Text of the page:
The Chiropractic Scope of Practice in the United States: A Cross-Sectional Survey
Written by Editor   
Tuesday, July 22, 2014 12:32 PM

The scope of chiropractic practice in the United States has a high degree of variability. Scope of practice is dynamic, and gray areas are subject to interpretation by ever-changing board members. Although statutes may not address specific procedures, upon challenge, there may be a possibility of sanctions depending on interpretation.  

The purpose of this study was to assess the current status of chiropractic practice laws in the United States. This survey is an update and expansion of 3 original surveys conducted in 1987, 1992, and 1998.  A cross-sectional survey of licensure officials from the Federation of Chiropractic Licensing Boards e-mail list was conducted in 2011 requesting information about chiropractic practice laws and 97 diagnostic, evaluation, and management procedures.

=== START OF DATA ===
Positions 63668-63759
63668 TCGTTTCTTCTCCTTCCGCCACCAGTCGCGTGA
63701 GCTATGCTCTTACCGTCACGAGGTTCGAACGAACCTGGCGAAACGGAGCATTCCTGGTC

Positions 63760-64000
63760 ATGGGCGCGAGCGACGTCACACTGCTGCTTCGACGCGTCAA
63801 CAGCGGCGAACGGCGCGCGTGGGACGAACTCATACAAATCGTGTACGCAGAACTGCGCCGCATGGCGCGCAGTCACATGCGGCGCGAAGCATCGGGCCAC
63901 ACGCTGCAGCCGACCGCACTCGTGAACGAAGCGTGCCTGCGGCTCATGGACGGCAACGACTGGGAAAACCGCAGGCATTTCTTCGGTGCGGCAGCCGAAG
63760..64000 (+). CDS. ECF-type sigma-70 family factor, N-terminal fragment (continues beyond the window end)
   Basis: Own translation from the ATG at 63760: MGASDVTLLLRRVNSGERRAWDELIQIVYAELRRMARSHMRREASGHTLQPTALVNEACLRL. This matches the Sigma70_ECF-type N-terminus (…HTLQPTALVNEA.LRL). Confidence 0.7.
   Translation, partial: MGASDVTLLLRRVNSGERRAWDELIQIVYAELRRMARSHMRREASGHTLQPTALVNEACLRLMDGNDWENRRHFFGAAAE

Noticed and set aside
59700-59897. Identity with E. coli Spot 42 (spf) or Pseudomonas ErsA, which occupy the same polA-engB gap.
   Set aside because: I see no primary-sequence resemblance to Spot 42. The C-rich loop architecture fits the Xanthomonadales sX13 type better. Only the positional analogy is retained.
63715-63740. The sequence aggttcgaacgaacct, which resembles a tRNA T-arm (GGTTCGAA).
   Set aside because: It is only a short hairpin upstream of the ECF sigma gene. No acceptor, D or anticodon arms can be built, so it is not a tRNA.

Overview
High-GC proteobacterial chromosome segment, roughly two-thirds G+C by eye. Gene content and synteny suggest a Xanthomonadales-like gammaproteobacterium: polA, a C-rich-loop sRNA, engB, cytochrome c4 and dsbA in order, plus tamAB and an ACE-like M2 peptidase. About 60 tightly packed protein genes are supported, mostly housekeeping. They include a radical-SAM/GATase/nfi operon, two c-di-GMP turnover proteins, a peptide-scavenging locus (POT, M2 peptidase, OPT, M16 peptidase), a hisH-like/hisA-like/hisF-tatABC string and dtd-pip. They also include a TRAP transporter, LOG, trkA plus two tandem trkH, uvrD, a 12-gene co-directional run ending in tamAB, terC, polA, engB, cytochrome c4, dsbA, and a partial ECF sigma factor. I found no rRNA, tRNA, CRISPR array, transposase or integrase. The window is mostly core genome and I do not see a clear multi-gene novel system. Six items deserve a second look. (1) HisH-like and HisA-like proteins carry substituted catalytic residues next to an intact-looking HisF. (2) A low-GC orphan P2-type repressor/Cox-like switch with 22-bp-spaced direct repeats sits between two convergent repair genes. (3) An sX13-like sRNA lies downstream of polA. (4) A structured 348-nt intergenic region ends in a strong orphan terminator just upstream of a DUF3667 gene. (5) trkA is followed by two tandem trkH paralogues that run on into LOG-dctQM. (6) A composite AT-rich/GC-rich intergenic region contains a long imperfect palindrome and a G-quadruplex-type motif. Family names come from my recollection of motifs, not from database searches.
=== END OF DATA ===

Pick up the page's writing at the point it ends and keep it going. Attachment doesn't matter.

Partial or complete responses were received from 96% of the jurisdictions in the United States. There were a total of 97 services surveyed.

The states with the highest number of services that could be performed were:

Missouri (n = 92), New Mexico (n = 91), Kansas (n = 89), Utah (n = 89), Oklahoma (n = 88), Illinois (n = 87), and Alabama (n = 86).

The states with the highest number of services that cannot be performed are New Hampshire (n = 49), Hawaii (n = 47), Michigan (n = 42), New Jersey (n = 39), Mississippi (n = 39), and Texas (n = 30).

Extremity examinations (n = 48), orthotic supports (n = 48), orthopedic examinations (n = 47), spinal supports (n = 47), lifestyle counseling (n = 47), and neurologic examinations (n = 46) may be performed by a chiropractor without additional education in every jurisdiction that responded.

Vitamin supplementation (n = 46), temporomandibular joint evaluation and treatment (n = 45), full-spine radiographs (n = 48), traction (n = 45), diet formulation (n = 44), electrical stimulation (n = 43), ultrasound (n = 42), tens (n = 42), botanical therapy (n = 39), IFC (n = 41), and microcurrent therapy (n = 41) may be performed in all jurisdictions that responded, but may require additional education.

Ninety percent or more of the jurisdictions report that limited prescription rights and minor surgery were not within the chiropractic scope of practice. 



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